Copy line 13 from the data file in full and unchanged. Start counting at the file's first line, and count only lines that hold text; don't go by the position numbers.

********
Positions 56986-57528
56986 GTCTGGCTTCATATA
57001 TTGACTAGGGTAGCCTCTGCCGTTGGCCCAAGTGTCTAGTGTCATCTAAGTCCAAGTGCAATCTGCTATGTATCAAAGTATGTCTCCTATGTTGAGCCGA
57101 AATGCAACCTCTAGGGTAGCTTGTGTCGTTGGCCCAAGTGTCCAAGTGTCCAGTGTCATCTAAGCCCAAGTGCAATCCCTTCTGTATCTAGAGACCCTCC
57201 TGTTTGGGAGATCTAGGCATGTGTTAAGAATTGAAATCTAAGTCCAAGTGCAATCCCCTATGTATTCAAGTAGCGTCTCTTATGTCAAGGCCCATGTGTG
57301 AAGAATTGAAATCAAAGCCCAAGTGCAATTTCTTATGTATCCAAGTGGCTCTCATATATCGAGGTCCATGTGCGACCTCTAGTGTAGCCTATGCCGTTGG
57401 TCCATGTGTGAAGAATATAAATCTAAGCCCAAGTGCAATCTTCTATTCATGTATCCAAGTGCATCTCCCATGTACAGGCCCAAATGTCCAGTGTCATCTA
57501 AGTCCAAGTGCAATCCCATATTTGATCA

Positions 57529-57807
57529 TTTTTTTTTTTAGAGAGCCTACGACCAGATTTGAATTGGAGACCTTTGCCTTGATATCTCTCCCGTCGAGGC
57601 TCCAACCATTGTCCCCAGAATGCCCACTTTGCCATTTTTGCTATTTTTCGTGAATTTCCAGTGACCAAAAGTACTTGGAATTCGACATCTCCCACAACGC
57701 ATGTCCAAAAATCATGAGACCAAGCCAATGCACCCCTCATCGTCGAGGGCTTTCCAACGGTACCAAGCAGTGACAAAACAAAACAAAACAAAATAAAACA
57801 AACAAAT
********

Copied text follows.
57801 AACAAAT